Anifah says talk of contesting under opposition banner premature

Anifah Aman has poured cold water over a suggestion that he is recontesting the Kimanis parliamentary seat on a Parti Bersatu Sabah ticket.

KOTA KINABALU: Former foreign minister Anifah Aman has distanced himself from talk that he could be recontesting the Kimanis parliamentary seat under one of Sabah’s opposition parties.

Rumours have been circulating that Anifah, whose election in the seat was declared null and void by the Federal Court on Monday, may recontest the seat on a Parti Bersatu Sabah (PBS) ticket.

Anifah had won the seat as an Umno candidate in the last general election but later quit the party to become an independent.

Pouring cold water over the claims, he said he has yet to decide on whether to stand in a by-election and that he is still “discussing with the people”.

Asked about talk that he will contest under the PBS banner, he said: “I have not got to that stage yet. In fact, the Election Commission has not even announced the by-election date. I will let you know when the time comes.”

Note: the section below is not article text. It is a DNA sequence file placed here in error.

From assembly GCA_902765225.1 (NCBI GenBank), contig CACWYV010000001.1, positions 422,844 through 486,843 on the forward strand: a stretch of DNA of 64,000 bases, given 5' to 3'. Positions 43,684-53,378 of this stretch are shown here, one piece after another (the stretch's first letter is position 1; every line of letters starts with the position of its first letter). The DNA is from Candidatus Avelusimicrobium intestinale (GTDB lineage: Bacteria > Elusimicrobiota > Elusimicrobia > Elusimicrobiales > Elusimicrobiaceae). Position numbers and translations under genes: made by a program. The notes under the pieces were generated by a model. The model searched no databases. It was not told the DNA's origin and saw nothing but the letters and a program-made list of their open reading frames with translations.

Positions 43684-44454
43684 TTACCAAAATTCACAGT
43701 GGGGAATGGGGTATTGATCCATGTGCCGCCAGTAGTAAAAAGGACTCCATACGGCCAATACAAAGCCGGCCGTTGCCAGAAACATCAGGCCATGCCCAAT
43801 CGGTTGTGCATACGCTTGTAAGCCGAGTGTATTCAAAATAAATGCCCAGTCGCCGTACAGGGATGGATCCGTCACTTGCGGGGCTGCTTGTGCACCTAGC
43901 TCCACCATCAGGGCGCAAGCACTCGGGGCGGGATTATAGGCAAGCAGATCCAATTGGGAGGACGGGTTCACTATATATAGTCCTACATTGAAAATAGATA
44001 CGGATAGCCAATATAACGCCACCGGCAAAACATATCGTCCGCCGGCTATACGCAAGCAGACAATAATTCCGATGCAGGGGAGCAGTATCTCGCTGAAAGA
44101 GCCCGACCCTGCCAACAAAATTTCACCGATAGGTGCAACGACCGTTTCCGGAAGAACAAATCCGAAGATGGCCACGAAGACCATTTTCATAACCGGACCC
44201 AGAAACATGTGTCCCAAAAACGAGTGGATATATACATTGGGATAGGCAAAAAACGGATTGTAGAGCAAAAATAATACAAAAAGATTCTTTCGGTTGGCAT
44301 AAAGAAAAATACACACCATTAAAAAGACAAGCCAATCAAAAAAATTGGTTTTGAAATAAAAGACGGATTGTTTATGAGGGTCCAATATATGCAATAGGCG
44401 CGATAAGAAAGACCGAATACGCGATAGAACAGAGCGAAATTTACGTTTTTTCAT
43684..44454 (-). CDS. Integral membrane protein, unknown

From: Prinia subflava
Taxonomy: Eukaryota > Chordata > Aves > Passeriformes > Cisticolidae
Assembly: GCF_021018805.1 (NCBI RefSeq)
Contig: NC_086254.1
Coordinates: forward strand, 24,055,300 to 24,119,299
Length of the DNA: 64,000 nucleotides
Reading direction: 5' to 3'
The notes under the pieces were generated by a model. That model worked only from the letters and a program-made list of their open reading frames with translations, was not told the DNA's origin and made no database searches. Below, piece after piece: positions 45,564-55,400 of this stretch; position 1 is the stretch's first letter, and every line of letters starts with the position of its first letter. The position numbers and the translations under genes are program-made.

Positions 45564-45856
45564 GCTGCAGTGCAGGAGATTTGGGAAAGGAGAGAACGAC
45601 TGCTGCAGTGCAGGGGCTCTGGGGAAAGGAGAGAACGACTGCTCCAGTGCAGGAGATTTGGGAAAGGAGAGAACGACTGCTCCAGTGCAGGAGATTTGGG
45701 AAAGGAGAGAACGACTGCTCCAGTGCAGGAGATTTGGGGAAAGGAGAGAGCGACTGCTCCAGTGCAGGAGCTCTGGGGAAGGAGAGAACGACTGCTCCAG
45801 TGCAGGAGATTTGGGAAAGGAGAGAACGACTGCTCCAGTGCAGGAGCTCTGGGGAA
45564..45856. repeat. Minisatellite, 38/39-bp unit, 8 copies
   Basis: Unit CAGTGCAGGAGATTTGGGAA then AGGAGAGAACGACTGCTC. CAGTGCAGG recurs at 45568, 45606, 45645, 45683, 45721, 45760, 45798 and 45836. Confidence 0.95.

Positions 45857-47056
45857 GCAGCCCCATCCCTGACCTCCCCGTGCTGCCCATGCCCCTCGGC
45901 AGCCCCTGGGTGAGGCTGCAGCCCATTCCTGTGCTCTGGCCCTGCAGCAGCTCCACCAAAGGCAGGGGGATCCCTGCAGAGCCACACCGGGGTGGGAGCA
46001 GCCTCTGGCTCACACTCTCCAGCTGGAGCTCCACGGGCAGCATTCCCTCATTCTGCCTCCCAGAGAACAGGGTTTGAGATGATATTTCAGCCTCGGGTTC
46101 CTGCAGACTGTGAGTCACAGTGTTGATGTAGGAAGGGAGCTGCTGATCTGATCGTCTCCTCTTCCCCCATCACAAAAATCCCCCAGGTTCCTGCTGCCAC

PBS president Maximus Ongkili also dismissed it as “just rumours”.

“There have been no formal discussions yet and we are still consulting our branch leaders in Kimanis. Also, we have yet to be informed of Anifah’s plans,” he said.

Asked if PBS would skip the by-election to allow Umno a one-on-one fight against Warisan, the Kota Marudu MP said: “We don’t owe anyone any favour.”

Umno did not contest the Sandakan by-election in May but campaigned for the PBS candidate.

Ongkili said, however, that if PBS does not contest, it will support any party that fights for Sabah’s rights under the Malaysia Agreement 1963.

In GE14, Anifah won the seat with a 156-vote majority in a three-cornered fight, securing 11,942 votes against Warisan’s Karim Bujang, who gained 11,786 votes, and Parti Harapan’s Jaafar Ismail, who garnered 1,300 votes.

Karim filed a petition in the election court alleging misconduct on the part of EC in handling Forms 13 and 14 that affected some 341 ballots, which eventually led to the Federal Court decision.